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Margaret Bad Warrior

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since Oct 15, 2012
Cheyenne River Sioux Reservation
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Recent posts by Margaret Bad Warrior

I spread straw on our garden one spring. That led to an endless bindweed apocalypse from which it has never recovered.
7 months ago
We sort of sheet mulched the kitchen garden by covering about 5000 ft2 with cardboard, and covering that with about 50 tractor loads of old horse poo. In the center of this we constructed the spiral. We piled old concrete chunks and whatnot to give it a base, covered that in horse poo, and built the planting spiral using pretty petrified wood and other cool stones from the nearby river. This picture is right after it was built. Once seeded, almost all of the herbs were super-productive. It does need to be rebuilt about every 4 years, and the poo replenished.
1 year ago
I have two questions:

Background: We run approximately 500 cattle (1/2 ours, 1/2 lessee) on 8800 acres in South Dakota. Land is high plains, mainly rough country with a lot of draws, divided into 10 pastures. Two 1000 acre pastures have a river, the rest have stock dams, and one has a well. A neighbor, Todd Mortenson has been using holistic management since the 1990s and we have been looking at implementing it as well. His carrying capacity on his 8000 acres is 1600 head, not 500. I've watched your TED talk and am looking for funds to attend your conference at the end of June in Colorado. Interestingly, I spent about three hours today wandering about the pastures with Michel Kravcik talking about small water cycle theory and how to implement his Blue Alternative techniques on the land here. We talked a little about how your holistic grazing would work with his system of contour trenches, weirs and dams and other water retention mechanisms, but we didn't know enough to talk any specifics. Here are my two questions:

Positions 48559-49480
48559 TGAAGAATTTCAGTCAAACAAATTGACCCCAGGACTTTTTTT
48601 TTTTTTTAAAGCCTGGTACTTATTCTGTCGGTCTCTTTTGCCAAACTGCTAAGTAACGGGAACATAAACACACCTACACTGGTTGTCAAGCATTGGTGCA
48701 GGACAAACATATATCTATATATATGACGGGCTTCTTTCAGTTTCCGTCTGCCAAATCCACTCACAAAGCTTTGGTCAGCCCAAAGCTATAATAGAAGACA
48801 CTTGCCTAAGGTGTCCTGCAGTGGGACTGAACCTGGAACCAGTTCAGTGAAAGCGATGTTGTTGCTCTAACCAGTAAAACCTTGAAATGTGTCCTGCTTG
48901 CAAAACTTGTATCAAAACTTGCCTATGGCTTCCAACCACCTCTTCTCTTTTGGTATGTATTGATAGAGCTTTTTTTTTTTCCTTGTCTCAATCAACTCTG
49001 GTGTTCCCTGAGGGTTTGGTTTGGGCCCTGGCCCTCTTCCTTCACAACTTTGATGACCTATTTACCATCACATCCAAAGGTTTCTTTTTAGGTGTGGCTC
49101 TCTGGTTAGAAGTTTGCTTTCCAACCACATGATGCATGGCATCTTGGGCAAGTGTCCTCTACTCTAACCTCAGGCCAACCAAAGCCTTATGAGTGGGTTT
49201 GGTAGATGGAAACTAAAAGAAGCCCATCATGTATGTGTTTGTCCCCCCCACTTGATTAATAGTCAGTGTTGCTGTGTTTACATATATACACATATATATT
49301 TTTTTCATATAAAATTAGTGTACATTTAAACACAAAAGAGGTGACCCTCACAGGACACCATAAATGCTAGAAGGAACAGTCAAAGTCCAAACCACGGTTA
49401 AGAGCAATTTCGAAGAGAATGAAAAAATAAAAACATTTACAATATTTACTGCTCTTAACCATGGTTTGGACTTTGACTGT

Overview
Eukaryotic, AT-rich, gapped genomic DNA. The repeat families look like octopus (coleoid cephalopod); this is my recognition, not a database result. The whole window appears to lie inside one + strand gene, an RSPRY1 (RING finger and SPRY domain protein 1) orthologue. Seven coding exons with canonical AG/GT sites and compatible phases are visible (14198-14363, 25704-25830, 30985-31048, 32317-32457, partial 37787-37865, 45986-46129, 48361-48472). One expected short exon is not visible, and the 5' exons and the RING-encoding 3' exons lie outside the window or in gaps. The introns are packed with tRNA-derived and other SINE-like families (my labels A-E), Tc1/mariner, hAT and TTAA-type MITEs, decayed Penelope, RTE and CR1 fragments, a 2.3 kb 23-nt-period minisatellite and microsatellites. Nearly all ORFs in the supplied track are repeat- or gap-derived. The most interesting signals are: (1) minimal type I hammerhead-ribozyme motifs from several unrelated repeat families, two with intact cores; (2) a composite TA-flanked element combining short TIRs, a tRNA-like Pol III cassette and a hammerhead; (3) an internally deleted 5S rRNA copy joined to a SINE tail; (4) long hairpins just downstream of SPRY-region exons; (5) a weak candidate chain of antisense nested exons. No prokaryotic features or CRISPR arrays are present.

1. Todd says holistic management is different than mob grazing, but he didn't explain how. For the life of me I can't figure out how mob grazing would work in our area given the amount of fencing needed, and manpower running cows all over the country all day long. Could you explain how your system is different than mob grazing?

2. Many areas in our pastures are turning into hardpan, particularly level areas on hilltops and plateaus. Hardpan is a dry alkaline flat where not much grows but cactus. These areas expand year by year. We have dimished a few by placing mineral tubs and salt blocks in them. The cattle crush the cacti, chop up the surface and poop all over. This has helped in a couple areas but is not consistently effective. Could your system help restore these areas, and how?

Thank you for your time,

Margaret Bad Warrior
Cheyenne River Sioux Reservation
Ziebach County, South Dakota
6 years ago
We're in Ziebach County, which is about 200 miles away from Rapid. When you get here, check in with SD Community Action in Rapid - ask for Jed. I think they're trying to get something going down there. Good luck!
7 years ago